December 1, 2018
Back to Bulletin Main Page
SOUTH AFRICA: Supreme Court of Appeal Considers Whether PRIMARK Is Well Known
The South African Supreme Court of Appeal decision in the matter Truworths Ltd v. Primark Holdings handed down on September 5, 2018, grappled with the question whether the clothing retail brand PRIMARK enjoys protection in South Africa as a well-known mark. In South Africa, the law provides protection to trademarks that, although not registered, may be well known locally.
Primark held a trademark registration for PRIMARK in Class 25 for clothing in South Africa. The South African clothing retailer Truworths applied to cancel that registration on the basis of non-use. Primark had indeed not made use of the mark in South Africa, but defended the cancellation on the basis that, because its trademark is entitled to protection as a well-known mark, the non-use requirements do not apply to it in terms of Section 27(5) of the Trade Marks Act 194 of 1993.
The essential question was whether or not PRIMARK is well known in South Africa. In establishing whether a mark is well-known, Section 35(1A) of the Act states that it is necessary to consider knowledge of the trademark in “the relevant sector of the public.” Primark submitted evidence to show that people in the South African fashion world know the PRIMARK trademark, as do South Africans who travel abroad or read magazines like Marie Claire and Elle. It argued that these groups constituted the relevant sector.
The court highlighted that the relevant sector will always be dependent on the nature of the goods or services, and that in some cases there might even be more than one relevant sector. The judge rejected the relevant sectors identified by Primark, holding that the relevant sector was, far larger, namely, “residents in urban and peri-urban areas with some disposable income after paying for life’s necessities[,] . . . looking for inexpensive clothing with some aspiration to be stylish.”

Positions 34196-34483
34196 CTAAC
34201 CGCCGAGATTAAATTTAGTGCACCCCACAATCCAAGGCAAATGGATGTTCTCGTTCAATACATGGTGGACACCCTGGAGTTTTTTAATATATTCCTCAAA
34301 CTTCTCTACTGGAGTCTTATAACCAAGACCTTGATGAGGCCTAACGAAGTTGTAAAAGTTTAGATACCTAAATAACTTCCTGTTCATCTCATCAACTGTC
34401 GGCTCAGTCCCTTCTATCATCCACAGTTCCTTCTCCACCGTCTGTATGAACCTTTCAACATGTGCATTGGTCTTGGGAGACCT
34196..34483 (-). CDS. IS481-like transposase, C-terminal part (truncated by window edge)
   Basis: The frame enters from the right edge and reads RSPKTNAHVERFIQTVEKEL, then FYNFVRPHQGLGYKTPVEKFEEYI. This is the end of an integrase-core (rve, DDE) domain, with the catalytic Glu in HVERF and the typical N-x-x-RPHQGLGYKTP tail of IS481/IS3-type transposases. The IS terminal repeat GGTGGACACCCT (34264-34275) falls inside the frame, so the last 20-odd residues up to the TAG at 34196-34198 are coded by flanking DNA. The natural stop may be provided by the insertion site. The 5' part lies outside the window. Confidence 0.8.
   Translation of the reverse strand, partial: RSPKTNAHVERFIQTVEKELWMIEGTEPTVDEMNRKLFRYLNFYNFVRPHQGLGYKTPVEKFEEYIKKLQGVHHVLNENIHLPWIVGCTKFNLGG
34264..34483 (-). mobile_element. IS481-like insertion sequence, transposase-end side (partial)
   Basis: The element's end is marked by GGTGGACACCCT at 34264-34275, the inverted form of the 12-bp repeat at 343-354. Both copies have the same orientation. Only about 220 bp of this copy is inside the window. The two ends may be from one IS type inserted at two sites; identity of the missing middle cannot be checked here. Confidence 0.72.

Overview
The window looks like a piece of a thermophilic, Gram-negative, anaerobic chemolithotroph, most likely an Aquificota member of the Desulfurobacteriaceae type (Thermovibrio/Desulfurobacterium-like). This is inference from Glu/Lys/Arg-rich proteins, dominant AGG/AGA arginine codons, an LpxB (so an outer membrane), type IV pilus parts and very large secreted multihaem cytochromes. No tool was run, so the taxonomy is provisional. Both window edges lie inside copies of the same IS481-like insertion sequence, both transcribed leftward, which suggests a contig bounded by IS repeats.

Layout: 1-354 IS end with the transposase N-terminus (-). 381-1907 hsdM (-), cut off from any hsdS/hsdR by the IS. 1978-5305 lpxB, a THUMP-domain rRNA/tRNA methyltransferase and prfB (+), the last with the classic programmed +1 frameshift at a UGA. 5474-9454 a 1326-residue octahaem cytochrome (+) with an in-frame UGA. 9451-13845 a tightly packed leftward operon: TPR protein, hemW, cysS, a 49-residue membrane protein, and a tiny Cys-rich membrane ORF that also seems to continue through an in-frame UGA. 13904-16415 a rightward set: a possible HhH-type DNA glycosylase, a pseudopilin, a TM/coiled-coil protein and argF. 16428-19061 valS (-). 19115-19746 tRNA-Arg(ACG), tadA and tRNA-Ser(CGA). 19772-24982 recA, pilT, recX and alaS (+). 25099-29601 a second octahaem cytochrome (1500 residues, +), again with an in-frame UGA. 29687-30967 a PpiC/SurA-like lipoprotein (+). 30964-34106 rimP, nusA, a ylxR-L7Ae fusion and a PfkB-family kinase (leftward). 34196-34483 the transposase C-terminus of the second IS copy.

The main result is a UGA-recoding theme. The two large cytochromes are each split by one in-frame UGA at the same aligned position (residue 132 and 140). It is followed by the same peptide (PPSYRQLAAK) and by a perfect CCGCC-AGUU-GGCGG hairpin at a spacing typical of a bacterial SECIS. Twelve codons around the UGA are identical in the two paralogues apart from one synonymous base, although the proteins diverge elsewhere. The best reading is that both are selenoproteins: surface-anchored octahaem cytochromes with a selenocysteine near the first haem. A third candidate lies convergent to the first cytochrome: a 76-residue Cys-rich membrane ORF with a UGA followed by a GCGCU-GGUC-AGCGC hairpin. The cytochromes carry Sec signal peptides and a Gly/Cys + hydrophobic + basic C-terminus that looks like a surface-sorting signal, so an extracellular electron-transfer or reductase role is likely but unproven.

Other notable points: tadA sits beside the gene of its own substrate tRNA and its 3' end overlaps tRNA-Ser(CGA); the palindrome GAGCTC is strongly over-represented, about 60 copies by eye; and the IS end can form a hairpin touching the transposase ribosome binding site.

The evidence provided by Primark was, accordingly, insufficient to establish knowledge of PRIMARK among the relevant sector of the public as identified by the court, and so the application for cancellation succeeded, although this would not preclude Primark from opposing any application filed by Truworths for PRIMARK.
The Primark case illustrates the importance, in cases pertaining to well-known trademarks, of identifying the correct relevant sector and then ensuring that evidence is furnished to establish knowledge of the trademark in that sector.
The issue of reaching a finding that might allow a South African company to adopt an international brand seemingly troubled the judges. Judge Willis, in a short concurring judgment, suggested that the court’s hands were tied because of the principle of territoriality of trademarks, which says that a company can adopt the mark of a foreign company unless there is “something more” involved, which generally means something fraudulent. The judge, however, went on to highlight that territorial isolation is a vanishing phenomenon, and so the relative former ease with which a company could legitimately adopt an international brand is waning as global territorial divides diminish.
Although every effort has been made to verify the accuracy of items in the INTA Bulletin, readers are urged to check independently on matters of specific concern or interest. Law & Practice updates are published without comment from INTA except where it has taken an official position.
© 2018 International Trademark Association